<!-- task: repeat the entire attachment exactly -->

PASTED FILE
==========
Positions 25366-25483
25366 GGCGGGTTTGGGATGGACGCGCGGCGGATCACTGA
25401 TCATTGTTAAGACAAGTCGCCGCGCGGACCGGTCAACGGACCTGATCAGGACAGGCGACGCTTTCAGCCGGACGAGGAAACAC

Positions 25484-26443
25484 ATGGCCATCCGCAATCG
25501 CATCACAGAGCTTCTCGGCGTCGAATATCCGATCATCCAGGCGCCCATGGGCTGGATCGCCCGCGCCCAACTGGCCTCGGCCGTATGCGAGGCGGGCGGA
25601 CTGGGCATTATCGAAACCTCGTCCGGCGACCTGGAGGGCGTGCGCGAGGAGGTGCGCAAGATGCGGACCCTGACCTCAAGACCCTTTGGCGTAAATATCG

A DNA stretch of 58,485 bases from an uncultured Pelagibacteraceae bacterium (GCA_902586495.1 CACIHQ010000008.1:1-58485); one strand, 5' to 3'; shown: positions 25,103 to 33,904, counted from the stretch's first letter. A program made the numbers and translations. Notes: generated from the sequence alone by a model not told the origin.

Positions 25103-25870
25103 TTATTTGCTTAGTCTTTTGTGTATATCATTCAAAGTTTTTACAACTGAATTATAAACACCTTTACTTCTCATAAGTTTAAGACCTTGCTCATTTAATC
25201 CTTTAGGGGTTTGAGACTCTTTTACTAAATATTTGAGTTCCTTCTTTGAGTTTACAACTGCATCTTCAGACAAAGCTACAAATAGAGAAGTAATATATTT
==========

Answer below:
Positions 25366-25483
25366 GGCGGGTTTGGGATGGACGCGCGGCGGATCACTGA
25401 TCATTGTTAAGACAAGTCGCCGCGCGGACCGGTCAACGGACCTGATCAGGACAGGCGACGCTTTCAGCCGGACGAGGAAACAC

Positions 25484-26443
25484 ATGGCCATCCGCAATCG
25501 CATCACAGAGCTTCTCGGCGTCGAATATCCGATCATCCAGGCGCCCATGGGCTGGATCGCCCGCGCCCAACTGGCCTCGGCCGTATGCGAGGCGGGCGGA
25601 CTGGGCATTATCGAAACCTCGTCCGGCGACCTGGAGGGCGTGCGCGAGGAGGTGCGCAAGATGCGGACCCTGACCTCAAGACCCTTTGGCGTAAATATCG

A DNA stretch of 58,485 bases from an uncultured Pelagibacteraceae bacterium (GCA_902586495.1 CACIHQ010000008.1:1-58485); one strand, 5' to 3'; shown: positions 25,103 to 33,904, counted from the stretch's first letter. A program made the numbers and translations. Notes: generated from the sequence alone by a model not told the origin.

Positions 25103-25870
25103 TTATTTGCTTAGTCTTTTGTGTATATCATTCAAAGTTTTTACAACTGAATTATAAACACCTTTACTTCTCATAAGTTTAAGACCTTGCTCATTTAATC
25201 CTTTAGGGGTTTGAGACTCTTTTACTAAATATTTGAGTTCCTTCTTTGAGTTTACAACTGCATCTTCAGACAAAGCTACAAATAGAGAAGTAATATATTT